The following are some plants that can be included in a backyard habitat:

Trees: White Oak, Red Oak, Black Walnut, Hickory, Crabapple, Hawthorn, Pines and Spruces. Shrubs that do well in a backyard habitat are Dogwood, Sumacs, Elderberry, Chokecherry, honeysuckle, and viburnums. Vines that are acceptable are American Bittersweet, Trumpet Creeper, raspberry, and blackberry. Other plants that can be included are sunflowers, black-eyed Susans, asters, marigolds, millet, zinnias, and some natural grasses.

A habitat does not require a grass lawn and it better to have a field, prairie or forest like setting. Plant native ground covers, a hedgerow, create a meadow or prairie patch, plant an organic vegetable garden, water garden, rock garden, or just mulch the area.. Make sure you check your local rules and regulations. Some communities may not appreciate having a meadow or prairie patch in their township.

The biggest requirement for a habitat is water. Wildlife and birds need to for bathing, drinking and sometimes for breeding. Use a birdbath as a water source or build a small pond or stream with a recirculating waterfall. Water needs to be available all year round so . Install a thermostatically controlled bird bath heater to a bird bath for water during freezing weather. Butterflies appreciate a shallow dish with pebbles inside. Never let the water come up over the pebbles because the butterflies need to stand on them to get water. Clean and change water everyday in bowls or baths.

Include evergreen trees or shrubs that will provide all year protection from weather and predators. These include oak, juniper, holly and other dense bushes. Log piles can make a nice house for wildlife and a brush pile in a large area will house many animals. Keep these items away from the house because you do not want wildlife to come looking for shelter and food in your house. Keep everything organic so you don't inadvertently poison the wildlife you wish to attract.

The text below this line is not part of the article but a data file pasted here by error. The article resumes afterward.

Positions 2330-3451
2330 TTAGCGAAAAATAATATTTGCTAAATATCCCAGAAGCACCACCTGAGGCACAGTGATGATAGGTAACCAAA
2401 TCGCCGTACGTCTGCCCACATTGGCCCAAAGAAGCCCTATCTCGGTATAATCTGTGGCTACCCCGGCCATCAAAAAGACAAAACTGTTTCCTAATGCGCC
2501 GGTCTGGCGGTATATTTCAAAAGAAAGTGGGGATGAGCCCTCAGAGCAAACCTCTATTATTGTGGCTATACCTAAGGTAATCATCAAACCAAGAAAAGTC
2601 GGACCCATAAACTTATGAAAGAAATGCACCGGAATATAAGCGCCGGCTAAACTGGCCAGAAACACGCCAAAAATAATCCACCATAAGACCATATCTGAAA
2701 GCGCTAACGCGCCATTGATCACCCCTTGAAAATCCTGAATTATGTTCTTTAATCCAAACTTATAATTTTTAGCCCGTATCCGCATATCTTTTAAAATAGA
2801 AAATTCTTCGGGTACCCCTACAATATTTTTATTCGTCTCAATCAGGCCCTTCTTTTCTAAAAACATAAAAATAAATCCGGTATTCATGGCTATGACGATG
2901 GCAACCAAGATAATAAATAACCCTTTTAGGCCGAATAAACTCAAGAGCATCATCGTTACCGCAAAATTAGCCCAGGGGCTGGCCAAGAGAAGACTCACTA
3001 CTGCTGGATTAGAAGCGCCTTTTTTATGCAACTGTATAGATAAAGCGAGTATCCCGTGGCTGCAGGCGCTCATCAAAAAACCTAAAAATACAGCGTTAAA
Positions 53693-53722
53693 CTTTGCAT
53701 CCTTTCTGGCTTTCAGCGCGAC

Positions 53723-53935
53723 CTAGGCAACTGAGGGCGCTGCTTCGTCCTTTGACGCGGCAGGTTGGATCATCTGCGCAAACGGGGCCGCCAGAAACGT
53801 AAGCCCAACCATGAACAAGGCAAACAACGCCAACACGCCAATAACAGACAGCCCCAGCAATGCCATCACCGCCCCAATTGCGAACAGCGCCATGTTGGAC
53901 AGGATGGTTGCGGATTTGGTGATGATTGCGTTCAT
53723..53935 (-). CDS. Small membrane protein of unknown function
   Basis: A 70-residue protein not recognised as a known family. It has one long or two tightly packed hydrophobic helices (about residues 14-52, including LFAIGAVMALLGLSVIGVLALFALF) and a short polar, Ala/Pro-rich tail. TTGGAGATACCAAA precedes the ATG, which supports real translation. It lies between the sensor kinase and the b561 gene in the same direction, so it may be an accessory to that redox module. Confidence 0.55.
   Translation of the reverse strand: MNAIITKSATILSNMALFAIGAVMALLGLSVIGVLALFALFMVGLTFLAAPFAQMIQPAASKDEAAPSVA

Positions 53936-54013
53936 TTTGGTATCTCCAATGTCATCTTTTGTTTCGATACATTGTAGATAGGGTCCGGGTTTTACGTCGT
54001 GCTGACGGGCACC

Once you have planted or planned your backyard habitat you need to practice resource conservation. It is always tempting to plant exotic plants in the garden, but the habitat is not the place to do it. Wildlife only likes the local plants that naturally grow in the area. Check with your nursery if you don't know what plants to provide. Be careful to avoid invasive plants that will take over the habitat and choke everything out. Any water you put in a container for wild life should be taken from the tap and left sitting for at least a few hours. This gets rid of the chemicals in the water that might harm wildlife and birds.

© 2014 debbieh13


    0 of 8192 characters used
    Post Comment

    No comments yet.